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Retiree records rare birds in Heilongjiang

Sun Qianglie hopes his photos of Chinese mergansers help raise awareness of endangered species

By Zhou Huiying in Harbin | China Daily | Updated: 2024-05-21 08:54
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A pair of Chinese mergansers swim in the river. CHINA DAILY

During the early days of spring at the end of March, when temperatures were still low, photographer Sun Qianglie had his tent set up on the bank of the Hailang River in Heilongjiang province.

Over the years, Sun, a 65-year-old retiree who worked at the Dahailin Forestry Bureau of the State-owned China Longjiang Forest Industry Group, has taken numerous photos of Chinese mergansers at the river and has witnessed the increase of the rare birds in the region.

Listed as a national first-class protected animal and classified as endangered on the International Union for Conservation of Nature's Red List, Chinese mergansers have been dubbed "living fossils".

"By chance, while taking pictures near the river in the spring of 2014, I found a group of white ducks," he said. "After doing some research and confirming with the local resource management department, I learned that they were rare Chinese mergansers, but at that time, there were very few."

After retiring in 2019, Sun began devoting himself to photographing Chinese mergansers.

To that end, he has consulted a large number of books and information to understand the habits of Chinese mergansers and has often spent entire days waiting in areas where the birds were active on the banks of the Hailang.

Starting from April 1, 2014, the China Longjiang Forest Industry Group banned commercial logging to contribute to the nation's green development efforts.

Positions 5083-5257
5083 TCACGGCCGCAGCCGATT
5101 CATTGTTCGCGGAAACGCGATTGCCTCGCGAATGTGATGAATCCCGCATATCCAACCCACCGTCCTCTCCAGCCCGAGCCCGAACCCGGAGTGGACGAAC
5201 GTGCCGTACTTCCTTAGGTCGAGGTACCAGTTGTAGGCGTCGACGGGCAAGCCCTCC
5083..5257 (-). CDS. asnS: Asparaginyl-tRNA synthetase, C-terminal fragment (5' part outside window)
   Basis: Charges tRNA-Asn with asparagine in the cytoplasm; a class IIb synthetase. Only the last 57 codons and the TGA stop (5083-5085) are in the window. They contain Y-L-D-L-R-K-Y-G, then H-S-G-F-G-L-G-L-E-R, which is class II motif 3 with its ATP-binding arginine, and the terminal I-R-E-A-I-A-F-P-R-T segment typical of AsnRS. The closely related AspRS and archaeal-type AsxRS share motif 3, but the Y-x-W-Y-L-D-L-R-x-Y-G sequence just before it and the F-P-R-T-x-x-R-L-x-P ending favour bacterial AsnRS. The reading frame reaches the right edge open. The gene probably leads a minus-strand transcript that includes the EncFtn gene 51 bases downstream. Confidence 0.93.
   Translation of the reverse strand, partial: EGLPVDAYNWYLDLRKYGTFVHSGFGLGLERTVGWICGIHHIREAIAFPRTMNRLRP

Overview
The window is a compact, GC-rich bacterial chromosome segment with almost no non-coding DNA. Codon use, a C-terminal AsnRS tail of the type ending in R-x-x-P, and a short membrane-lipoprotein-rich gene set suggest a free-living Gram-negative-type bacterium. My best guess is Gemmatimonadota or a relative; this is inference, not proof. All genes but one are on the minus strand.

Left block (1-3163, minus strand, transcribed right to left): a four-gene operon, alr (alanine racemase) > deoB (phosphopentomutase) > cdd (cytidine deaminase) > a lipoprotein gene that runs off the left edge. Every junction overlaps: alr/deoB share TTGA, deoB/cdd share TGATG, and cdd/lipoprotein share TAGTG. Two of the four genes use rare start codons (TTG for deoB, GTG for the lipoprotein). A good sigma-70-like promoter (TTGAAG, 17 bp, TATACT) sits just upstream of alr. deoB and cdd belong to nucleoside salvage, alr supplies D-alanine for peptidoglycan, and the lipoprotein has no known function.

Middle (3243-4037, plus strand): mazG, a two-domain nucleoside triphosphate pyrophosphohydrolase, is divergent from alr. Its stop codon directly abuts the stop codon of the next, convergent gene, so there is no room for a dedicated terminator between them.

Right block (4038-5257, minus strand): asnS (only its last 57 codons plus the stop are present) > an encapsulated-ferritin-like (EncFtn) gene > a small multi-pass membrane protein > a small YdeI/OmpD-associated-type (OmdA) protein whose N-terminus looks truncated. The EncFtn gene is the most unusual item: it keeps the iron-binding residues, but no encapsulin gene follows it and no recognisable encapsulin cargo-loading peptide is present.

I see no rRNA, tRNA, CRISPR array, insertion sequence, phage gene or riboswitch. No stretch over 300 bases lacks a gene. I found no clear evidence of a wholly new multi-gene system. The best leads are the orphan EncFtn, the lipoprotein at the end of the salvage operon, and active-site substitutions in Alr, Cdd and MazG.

"Since then, the ecological environment in our forest area has improved, and the number of Chinese mergansers has increased year by year," Sun said.

The retiree admits that the quality of his photos isn't always as good as he would like, but he said that he feels fortunate that he's been able to observe the rare birds in person, and that he's been able to promote his hometown with the pictures.

"I hope my photos can encourage more people to learn about the environment of the forest and how it has greatly improved, attracting more wild animals," he said.

With the continuous improvement of the environment in recent years, areas of the forest managed by the Longjiang group have become an ideal habitat for numerous migratory birds.

These areas have welcomed large groups of returning migratory birds, including white-headed cranes, Chinese mergansers, herons and wild geese.

The birds have been seen flocking together and chasing each other in the sky, or circling and landing to rest and search for food along the rivers, creating a unique scene as spring unfolds.

"As early as the end of March, even before the snow melted, migratory birds had already returned," said Gu Yanchang, a staff member from Dazhanhe National Wetland Nature Reserve under the Zhanhe Forestry Bureau in the province. "To create a comfortable, peaceful habitat for migratory birds, in addition to our daily patrols and monitoring, we have also provided some food for them in their activity areas.

"The biodiversity here has been steadily increasing, and more bird species have come to the reserve," he said. "So far, we have monitored 103 species of birds, with more than 240,000 bird sightings."

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